Denver Police Beating Caught on Camera: Citizen Board Criticizes Cops' Defense

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A screen capture from footage obtained by Fox31. More images and a video below.
Late last month, we shared allegations against a Denver police officer caught on video punching a suspect six times in the face and tripping a pregnant woman. In addition, officers were accused of deleting the video, which was later said to have been recovered from a cloud-based storage system.

After Fox31 broke the story, the Denver Police Department issued a long statement declaring that the officer's actions were justified and questioning both the videographer's credibility and the station's ethics. But now, this defense is under scrutiny by the city's Citizen Oversight Board, which has issued a letter highly critical of the DPD for these public-relations efforts while an investigation into the punch-out remains ongoing. Continue for photos, video, the complete letter and more.

See also: Denver Police: Cop Justified in Punching Man, Tripping Pregnant Woman

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High Rent in Denver: Ten Examples of What $1,000 a Month Will Get You

Categories: News

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Additional photos and more below.
Recent stories about the tight rental market have inspired hundreds of comments at Westword.com. The good news is that if you look hard enough, $1,000 a month can still net you a decent place in metro Denver. The bad news: Considering that the per capita income in Denver is about $24,000, that's about half a month's salary for a lot of people.

From a one-bedroom sublet in LoDo to a horse property in Fort Collins, here's what we recently found available for $1,000 a month, followed by much more about rent prices in Denver.

See also: Reader Says Denver Rent Prices Are So High, They're Pushing People Into Homelessness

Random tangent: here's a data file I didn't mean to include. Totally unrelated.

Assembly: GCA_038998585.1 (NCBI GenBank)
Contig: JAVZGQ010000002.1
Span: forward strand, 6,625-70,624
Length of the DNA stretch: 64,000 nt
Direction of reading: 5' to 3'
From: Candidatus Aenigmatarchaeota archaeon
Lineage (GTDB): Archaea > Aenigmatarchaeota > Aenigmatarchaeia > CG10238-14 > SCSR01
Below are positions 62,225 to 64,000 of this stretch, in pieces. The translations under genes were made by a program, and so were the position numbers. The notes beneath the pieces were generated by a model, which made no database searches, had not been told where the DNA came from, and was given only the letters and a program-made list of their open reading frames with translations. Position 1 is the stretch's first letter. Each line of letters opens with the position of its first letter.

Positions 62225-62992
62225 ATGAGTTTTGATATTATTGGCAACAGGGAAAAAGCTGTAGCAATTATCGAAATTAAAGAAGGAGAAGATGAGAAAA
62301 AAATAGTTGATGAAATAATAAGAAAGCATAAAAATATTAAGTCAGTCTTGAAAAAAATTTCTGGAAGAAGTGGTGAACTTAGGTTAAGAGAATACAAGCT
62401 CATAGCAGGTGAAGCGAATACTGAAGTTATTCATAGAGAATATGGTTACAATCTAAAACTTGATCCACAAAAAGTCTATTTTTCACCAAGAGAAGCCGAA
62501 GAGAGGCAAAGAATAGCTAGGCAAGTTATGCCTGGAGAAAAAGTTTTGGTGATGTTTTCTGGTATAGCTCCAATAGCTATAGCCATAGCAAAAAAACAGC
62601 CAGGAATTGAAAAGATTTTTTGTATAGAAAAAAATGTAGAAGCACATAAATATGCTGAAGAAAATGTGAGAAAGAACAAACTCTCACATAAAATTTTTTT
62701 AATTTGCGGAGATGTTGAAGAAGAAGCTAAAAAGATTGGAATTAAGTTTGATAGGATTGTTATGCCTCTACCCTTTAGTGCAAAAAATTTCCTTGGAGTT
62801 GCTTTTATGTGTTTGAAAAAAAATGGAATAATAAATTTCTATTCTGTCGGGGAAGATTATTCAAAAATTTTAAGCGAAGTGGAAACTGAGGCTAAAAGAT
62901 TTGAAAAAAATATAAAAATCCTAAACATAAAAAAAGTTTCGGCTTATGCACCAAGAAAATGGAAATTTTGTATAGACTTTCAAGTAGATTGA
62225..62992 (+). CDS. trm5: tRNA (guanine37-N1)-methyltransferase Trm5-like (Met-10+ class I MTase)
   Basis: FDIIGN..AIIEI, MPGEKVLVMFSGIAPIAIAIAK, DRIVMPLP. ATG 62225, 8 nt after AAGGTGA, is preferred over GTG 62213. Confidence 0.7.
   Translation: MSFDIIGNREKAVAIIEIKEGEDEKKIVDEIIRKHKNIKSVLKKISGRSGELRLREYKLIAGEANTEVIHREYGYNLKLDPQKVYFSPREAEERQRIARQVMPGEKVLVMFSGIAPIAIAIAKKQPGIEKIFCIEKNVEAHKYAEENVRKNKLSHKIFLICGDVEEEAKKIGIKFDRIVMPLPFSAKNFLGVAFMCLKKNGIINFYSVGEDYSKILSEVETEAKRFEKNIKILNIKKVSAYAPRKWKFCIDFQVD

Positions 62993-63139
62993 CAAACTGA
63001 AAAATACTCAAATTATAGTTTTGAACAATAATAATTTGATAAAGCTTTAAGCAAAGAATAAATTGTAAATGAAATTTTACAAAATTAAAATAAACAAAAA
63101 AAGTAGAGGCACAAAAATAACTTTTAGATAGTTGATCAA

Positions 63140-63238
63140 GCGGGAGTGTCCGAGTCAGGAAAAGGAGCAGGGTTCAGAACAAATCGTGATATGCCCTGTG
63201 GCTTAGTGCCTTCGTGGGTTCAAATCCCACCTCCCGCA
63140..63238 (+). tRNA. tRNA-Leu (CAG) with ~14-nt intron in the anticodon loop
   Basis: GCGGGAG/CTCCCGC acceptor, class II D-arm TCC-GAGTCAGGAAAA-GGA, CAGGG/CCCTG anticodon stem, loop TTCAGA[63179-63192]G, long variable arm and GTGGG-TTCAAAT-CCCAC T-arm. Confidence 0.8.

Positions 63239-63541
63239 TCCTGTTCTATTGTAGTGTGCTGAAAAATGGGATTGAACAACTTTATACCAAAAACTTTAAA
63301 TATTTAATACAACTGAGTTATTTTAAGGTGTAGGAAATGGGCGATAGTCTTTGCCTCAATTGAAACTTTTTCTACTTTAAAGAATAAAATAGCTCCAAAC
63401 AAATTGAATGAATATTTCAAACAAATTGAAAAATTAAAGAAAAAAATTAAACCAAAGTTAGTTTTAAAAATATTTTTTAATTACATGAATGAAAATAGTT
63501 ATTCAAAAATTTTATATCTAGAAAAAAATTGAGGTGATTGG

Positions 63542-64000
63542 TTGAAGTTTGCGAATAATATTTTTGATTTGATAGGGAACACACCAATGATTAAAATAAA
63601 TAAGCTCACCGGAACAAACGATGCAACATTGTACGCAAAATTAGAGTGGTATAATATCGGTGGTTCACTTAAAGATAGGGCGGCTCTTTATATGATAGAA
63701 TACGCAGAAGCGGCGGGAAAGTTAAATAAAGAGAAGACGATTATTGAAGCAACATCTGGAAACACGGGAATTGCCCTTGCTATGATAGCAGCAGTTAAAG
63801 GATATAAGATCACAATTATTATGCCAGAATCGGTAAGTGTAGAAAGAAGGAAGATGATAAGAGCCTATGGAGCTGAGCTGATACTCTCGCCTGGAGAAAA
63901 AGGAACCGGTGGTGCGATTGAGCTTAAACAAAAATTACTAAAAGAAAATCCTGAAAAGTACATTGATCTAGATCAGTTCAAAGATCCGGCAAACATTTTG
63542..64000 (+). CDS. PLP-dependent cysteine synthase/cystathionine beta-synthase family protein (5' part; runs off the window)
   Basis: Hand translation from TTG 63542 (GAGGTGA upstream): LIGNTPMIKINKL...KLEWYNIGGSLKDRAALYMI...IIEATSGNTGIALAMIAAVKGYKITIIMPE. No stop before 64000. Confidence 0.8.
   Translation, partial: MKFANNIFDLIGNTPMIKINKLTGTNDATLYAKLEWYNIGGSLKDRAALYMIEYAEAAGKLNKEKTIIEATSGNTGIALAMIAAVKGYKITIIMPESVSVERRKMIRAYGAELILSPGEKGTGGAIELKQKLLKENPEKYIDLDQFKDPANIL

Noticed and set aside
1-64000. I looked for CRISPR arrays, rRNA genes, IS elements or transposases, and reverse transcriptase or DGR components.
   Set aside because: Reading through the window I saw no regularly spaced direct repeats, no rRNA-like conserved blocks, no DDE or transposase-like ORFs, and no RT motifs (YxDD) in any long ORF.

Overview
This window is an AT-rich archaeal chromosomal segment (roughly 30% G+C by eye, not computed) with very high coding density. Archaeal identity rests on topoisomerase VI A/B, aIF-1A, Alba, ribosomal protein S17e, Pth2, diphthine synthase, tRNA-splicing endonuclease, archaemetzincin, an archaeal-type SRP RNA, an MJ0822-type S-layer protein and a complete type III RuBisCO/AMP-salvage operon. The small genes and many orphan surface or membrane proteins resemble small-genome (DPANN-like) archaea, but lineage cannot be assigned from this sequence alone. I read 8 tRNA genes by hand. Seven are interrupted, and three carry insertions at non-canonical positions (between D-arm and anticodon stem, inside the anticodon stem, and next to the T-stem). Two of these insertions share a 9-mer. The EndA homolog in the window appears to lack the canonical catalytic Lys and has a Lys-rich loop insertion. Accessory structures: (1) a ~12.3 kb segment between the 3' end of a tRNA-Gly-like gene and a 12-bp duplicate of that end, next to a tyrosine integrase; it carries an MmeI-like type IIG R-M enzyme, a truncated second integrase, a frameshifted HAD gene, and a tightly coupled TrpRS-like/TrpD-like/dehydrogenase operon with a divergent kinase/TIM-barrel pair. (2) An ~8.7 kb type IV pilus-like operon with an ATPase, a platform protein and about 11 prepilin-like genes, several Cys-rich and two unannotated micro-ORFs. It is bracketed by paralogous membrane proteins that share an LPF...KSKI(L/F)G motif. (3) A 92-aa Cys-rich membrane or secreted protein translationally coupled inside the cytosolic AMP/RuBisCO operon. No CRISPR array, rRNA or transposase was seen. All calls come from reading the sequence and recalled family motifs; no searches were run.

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Colorado Is the Least Obese State but 23rd in Chlamydia

Categories: News

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Additional photos and more below.
Back in March, a Gallup survey said Colorado was no longer America's least obese state. Since, then, however, the state must have gone on a diet. A new report from United Health Foundation puts Colorado back at number one in the least-obese rankings. The state does very well in other health categories, too -- but not all of them. The study suggests that Colorado is mediocre when it comes to chlamydia, worse than that regarding binge drinking and downright terrible on the topic of disparity in health status. Continue to get details about Colorado's standing in more than a dozen categories, featuring UHF graphics and data, as well as the complete report.

See also: Most and Least Obese States -- and Colorado's Slip From Number One, published in March

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Photos: Middle Schoolers Join Ferguson Protests in Denver

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Photo by Jay Vollmar
More photos below.
The participants in school walkouts over the no-indictment decisions by grand juries in the Michael Brown and Eric Garner deaths are getting younger. Yesterday, they included students from GALS Denver, which offers classes for grades six through nine. Westword art director Jay Vollmar caught up to the group at Civic Center Park. Check out his photos below.

See also: Photos: Officer John Adsit Critically Injured in Crash During East High's Ferguson Walk-Out

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Shirley Valentine's Family Has Lived in Swansea More Than a Century -- and She Plans to Stay

Categories: News

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Anthony Camera

The train whistle cuts through the roar of the interstate, and the smell of the nearby Purina dog food plant lingers in the air. On this cold morning, Shirley Valentine shoves her walker across her garage floor, loses her balance and then catches herself on the back of her Chevrolet minivan, which sports a Colorado Native sticker and a Jesus fish. As she laughs at her near-fall, her breath floats through the air like the smoke rising from nearby factories and the exhaust fumes coming out of semis streaming along the I-70 viaduct that splits Swansea off from most of Denver.